Lazaridis believes that while we are now surrounded by very powerful devices, these are just ideas and it will be new ideas that will take us even further in the future. Admittedly these ideas may come to fruition in 20 years from now but we have a responsibility today as educators, to encourage the ideas of students, to promote tinkering and to ensure opportunities for blue-sky thinking that could one day hold the key to solving complex health, ecological, economic or social challenges.

The challenge for schools is to move learners from desks to workshops; from classrooms to learning spaces; from wielding pens to ‘power’ tools. And while we can only imagine what the future will bring, I’d like to hope we are close to seeing every school as a place where children and ideas flourish simultaneously and where there is time to tinker.

Steven Johnson developed this interesting presentation on the concept of ‘where good ideas come from’. In thinking about how to develop ideas in collaboration, it’s worth a look.

The science of learning

The work of cognitive scientists is becoming increasingly important to the work of teachers as we seek more effective ways to engage learners.  This week, I’ve started reading John Medina’s book Brain Rules.  Medina writes in the introduction that if you want to ‘create an education environment that was directly opposed to what the brain was good at doing, you probably would design something like a classroom.’  It speaks volumes about the historical chasm between brain science and teacher practice.  While we are moving towards understanding how people learn, we still see as Hattie says the essential nature of our profession in terms of autonomy – teaching they way we know best, choosing resources and methods we think will work etc.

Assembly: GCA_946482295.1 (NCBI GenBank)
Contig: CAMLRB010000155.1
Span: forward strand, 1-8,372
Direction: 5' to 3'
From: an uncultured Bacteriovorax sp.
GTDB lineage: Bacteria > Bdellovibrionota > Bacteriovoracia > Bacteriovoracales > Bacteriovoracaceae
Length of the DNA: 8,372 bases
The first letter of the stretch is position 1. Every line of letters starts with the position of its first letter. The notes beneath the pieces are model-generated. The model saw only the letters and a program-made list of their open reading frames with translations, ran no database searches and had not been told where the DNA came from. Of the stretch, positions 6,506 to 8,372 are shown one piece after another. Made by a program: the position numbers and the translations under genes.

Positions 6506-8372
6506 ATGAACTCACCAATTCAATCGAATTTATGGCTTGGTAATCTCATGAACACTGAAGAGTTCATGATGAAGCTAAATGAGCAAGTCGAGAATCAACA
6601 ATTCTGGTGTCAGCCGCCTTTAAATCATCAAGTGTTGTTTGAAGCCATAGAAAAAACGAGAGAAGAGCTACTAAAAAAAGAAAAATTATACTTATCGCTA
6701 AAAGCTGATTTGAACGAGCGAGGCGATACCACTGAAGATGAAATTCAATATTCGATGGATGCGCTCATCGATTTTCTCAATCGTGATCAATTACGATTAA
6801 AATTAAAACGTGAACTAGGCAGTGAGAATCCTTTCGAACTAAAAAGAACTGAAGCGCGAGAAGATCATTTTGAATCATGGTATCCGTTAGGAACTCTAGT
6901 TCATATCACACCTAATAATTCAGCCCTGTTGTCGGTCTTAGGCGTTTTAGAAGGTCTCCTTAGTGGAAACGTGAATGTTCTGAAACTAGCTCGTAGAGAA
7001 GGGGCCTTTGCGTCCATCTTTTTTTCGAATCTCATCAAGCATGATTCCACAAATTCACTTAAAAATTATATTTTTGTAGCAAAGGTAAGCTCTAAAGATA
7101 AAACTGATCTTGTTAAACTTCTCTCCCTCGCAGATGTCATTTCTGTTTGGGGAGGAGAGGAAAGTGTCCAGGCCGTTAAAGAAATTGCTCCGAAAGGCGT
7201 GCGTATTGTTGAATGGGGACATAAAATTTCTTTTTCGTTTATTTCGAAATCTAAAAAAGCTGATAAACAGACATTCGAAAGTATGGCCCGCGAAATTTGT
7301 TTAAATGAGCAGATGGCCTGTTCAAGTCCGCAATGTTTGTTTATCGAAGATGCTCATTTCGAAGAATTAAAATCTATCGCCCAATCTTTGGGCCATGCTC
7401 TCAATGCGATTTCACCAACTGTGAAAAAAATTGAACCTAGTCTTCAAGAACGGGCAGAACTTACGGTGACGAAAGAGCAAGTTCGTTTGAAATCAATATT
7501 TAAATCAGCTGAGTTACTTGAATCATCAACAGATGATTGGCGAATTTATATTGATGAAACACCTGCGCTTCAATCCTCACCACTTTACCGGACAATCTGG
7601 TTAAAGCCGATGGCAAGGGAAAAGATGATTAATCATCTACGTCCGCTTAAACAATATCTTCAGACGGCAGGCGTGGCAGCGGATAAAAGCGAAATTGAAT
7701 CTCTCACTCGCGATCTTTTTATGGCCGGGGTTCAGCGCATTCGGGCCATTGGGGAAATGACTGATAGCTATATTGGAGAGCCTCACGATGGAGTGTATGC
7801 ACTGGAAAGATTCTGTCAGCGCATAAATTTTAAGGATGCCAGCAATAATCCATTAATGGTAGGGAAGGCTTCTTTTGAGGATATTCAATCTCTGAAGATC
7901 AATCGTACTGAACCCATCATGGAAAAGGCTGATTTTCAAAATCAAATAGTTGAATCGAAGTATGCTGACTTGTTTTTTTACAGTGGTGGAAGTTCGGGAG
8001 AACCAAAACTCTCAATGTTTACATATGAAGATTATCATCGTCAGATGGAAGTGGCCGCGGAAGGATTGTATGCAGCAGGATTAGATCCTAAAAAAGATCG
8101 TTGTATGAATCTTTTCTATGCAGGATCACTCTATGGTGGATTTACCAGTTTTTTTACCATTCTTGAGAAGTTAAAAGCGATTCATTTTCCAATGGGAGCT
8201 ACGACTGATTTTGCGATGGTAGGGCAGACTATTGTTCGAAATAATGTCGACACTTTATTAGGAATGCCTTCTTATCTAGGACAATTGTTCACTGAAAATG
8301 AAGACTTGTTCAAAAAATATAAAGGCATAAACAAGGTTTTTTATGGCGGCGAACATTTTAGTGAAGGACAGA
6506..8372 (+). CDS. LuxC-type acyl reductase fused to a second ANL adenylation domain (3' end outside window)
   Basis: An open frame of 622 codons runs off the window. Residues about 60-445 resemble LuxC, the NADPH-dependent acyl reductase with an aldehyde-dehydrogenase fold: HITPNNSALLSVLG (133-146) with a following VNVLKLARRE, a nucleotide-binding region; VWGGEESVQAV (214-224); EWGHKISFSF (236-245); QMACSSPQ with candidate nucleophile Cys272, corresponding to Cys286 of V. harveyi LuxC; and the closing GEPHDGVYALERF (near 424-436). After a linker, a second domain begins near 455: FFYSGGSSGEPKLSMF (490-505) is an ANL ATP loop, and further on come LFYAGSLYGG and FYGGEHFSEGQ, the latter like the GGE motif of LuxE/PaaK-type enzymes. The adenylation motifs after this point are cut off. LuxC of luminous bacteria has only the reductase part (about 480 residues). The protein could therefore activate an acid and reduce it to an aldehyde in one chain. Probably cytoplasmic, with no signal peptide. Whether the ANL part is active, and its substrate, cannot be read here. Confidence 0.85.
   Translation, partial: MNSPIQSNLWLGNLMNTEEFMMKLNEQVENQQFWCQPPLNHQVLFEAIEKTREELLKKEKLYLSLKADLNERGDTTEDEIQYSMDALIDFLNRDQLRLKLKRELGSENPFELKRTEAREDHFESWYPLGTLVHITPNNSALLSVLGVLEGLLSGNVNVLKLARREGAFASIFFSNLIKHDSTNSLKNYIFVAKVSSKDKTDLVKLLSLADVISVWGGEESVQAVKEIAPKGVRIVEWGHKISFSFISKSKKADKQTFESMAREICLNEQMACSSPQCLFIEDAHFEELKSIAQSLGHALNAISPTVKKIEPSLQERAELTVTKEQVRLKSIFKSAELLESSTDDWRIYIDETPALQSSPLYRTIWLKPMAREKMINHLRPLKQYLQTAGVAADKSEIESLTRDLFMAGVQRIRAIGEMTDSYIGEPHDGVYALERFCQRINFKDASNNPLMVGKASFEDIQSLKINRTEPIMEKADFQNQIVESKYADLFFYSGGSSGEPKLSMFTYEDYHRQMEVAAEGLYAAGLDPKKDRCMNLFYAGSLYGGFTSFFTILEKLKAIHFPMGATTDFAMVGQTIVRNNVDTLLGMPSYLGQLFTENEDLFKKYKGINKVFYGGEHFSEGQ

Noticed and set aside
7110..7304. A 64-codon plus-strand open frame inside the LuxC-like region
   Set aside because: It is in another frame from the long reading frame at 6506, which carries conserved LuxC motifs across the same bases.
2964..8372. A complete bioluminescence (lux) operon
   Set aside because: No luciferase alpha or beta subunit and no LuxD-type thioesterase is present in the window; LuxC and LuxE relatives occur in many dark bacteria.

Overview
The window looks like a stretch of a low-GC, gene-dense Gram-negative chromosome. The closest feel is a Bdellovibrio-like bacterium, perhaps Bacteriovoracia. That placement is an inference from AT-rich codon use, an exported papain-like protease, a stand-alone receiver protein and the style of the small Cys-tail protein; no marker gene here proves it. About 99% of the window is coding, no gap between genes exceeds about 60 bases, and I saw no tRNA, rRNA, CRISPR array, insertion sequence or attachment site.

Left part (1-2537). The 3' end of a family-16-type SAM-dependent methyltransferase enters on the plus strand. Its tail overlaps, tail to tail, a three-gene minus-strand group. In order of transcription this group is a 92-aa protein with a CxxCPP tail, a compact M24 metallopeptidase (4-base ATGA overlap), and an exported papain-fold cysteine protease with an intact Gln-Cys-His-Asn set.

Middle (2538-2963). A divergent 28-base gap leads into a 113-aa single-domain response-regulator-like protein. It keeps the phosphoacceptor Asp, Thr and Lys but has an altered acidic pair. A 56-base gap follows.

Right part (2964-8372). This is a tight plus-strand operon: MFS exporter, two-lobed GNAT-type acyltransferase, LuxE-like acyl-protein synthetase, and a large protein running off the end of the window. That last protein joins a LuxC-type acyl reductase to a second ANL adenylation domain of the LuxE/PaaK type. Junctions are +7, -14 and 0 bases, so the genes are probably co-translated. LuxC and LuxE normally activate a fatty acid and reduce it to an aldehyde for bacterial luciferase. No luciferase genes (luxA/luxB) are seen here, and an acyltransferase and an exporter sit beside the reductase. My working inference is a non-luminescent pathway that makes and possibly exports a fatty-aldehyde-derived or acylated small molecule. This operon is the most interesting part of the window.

One of the most illuminating chapters is on exploration.  Medina explains why understanding how babies learn gives us insight into understanding how humans learn at any age.  Babies and young children are naturally curious about their world and they learn through a process of  observation, hypotheses, experiment and conclusion.  As he says if children are allowed to retain their natural curiosity about the world around them, they can ‘deploy their natural tendencies to discover and explore until they are 101.’

The problem is our traditional model of schooling often breaks this cycle of curiosity.  Sir Ken Robinson believes this model of schooling dislocates people from their natural talents. Medina supports this by adding that by the time children get to school they understand that they can acquire knowledge about the world around them not because it’s ‘interesting, but because it can get them something.’  The ‘something’ is a higher grade or test score.